Historical incidents of viewing total eclipses near the edge of totality

An event immediately preceding both ends of totality. Bailey's Beads is a phenomenon in which the Sun's light passes through the mountains on the moon leading to the "beads" on the edge of the Moon's shadow. The Chromosphere is also quite visible in this shot.
As we prepare for the upcoming solar eclipse on April 8, we take a look at some famous incidents of viewing total eclipses near the edge of totality. (Image credit: Michael Allen Siebold via Getty Images)

Of the 15 states that will be touched by the moon's dark umbral shadow on April 8, no state is perhaps more enthused at the prospect of hosting the total solar eclipse than New York. 

Indeed, this will be the first time in 99 years that the path of totality will sweep across the Empire State, and the "I Love New York" campaign, used since 1977 to promote tourism in the state of New York, is going all out to attract prospective eclipse watchers from other parts of the country to "Come for the Eclipse, Stay for New York." 

Related: '99% totality' does not exist! Why you need to get to the path for April 8, 2024, total solar eclipse

The "Big Apple" was sliced in half

At New York's last total eclipse, which occurred on Jan. 24, 1925, totality passed over cities that again will be in the totality zone this year: Niagara Falls, Buffalo and Rochester. But unlike this year, the moon's dark shadow took a more southeasterly track in 1925 encompassing a section of New York City's metropolitan area. 

To some, this is known as "The 96th Street Eclipse," since the southern edge of the totality path paralleled 96th Street in upper Manhattan.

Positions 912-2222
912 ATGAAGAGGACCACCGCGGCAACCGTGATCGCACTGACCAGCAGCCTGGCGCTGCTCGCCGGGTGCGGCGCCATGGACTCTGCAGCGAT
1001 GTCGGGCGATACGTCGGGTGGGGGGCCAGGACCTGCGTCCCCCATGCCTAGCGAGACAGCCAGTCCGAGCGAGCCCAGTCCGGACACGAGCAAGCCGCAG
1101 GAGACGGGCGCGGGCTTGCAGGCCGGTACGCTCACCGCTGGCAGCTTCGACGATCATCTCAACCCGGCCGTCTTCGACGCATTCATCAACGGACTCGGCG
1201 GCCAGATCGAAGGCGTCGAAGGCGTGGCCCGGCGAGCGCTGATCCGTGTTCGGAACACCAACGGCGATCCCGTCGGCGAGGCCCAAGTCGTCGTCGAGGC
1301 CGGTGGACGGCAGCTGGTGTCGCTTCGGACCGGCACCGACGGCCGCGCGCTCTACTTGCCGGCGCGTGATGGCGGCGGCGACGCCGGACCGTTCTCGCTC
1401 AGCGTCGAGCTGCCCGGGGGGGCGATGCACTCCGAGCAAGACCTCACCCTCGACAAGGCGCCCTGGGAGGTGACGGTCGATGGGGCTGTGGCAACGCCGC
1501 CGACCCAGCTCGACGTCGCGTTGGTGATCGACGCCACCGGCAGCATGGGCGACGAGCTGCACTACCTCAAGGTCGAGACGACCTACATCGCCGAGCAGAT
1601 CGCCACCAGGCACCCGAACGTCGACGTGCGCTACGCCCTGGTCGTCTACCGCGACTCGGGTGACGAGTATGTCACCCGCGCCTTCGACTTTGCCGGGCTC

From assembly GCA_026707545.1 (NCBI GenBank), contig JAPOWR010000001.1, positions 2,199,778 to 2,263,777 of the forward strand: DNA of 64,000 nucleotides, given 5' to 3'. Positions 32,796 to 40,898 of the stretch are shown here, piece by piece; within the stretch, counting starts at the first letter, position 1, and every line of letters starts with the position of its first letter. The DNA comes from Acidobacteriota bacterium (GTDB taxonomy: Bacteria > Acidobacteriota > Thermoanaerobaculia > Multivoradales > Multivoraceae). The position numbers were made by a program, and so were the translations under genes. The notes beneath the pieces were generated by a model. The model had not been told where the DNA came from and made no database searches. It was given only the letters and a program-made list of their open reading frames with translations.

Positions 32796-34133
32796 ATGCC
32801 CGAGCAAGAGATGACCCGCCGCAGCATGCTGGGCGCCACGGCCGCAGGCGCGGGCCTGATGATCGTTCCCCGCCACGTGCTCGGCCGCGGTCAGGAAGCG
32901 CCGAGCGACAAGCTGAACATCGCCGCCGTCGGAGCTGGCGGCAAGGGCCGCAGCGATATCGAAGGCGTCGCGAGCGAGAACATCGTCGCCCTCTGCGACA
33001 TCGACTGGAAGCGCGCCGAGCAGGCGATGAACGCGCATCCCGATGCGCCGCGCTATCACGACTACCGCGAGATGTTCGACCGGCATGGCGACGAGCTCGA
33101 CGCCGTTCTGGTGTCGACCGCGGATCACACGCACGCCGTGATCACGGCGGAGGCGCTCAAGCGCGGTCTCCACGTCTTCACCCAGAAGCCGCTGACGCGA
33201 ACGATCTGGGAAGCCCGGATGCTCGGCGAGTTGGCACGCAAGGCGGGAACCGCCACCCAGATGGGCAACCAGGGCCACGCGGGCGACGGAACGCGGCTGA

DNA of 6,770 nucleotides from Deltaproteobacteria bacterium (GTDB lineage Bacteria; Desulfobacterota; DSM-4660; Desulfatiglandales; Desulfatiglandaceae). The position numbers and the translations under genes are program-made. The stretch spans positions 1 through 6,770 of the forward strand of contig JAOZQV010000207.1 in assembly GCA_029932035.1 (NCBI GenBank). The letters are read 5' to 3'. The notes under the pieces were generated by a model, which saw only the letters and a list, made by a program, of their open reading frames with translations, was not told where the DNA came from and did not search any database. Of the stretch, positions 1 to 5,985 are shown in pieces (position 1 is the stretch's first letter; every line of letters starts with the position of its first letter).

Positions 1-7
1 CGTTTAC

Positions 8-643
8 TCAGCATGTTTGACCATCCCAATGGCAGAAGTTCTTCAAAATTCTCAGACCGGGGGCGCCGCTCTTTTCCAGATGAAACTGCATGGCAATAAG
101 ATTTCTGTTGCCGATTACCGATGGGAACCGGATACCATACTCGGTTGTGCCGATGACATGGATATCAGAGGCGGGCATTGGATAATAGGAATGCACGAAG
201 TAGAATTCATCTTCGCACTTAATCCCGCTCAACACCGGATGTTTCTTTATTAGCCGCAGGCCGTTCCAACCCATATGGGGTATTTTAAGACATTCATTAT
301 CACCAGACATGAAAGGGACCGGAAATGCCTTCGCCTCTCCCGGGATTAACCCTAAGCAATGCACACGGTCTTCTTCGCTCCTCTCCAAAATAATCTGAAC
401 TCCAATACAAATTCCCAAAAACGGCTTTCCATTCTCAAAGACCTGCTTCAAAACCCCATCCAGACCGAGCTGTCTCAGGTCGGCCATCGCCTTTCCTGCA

Eclipse map Jan. 24, 1925 New York City. (Image credit: eclipsewise.com/ Fred Espenak)

Those to the north, including all of the Bronx and the Hudson Valley, saw a total eclipse, while south of 96th Street (Midtown and lower Manhattan, the Battery, Brooklyn and New York Harbor), saw a partial eclipse. In these areas, however, the corona was still briefly visible since the eclipse missed being total by a mere fraction of a percent. The predicted northern edge of totality went through Providence, Rhode Island. 

Interestingly, for our upcoming eclipse, there will be cities that will be similarly "cut in half" by the moon's dark shadow, such as San Antonio and Montreal

While other large metropolitan areas such as Cincinnati and Toronto will lie just outside the totality zone.  

Will the corona be evident for these places as it was in 1925 outside of totality for parts of New York? 

Views from the edge

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Seemingly supporting this idea, is that during the total eclipse of March 7, 1970, an amateur astronomer stationed at Chatham, Massachusetts, which was roughly 4 miles (7 km) outside totality, reported to Sky & Telescope magazine, that he ". . . was able to see the corona for a few seconds," using a 4-inch Schiefspiegler reflecting telescope. 

Other observations in 1970 that were made near the edge of the path of totality, showed that certain phenomena, such as Baily's beads, the flash spectrum and shadow bands, persisted for at least 10 times their duration as seen from the center line of totality. Baily's beads, for instance, lasted for nearly a minute before the start of totality and for a similar interval at the end. The ruby red chromosphere remained visible throughout totality. The corona was seen before the sun was completely eclipsed and, even at the limit of the moon's shadow, the corona may have been visible for a minute or two more.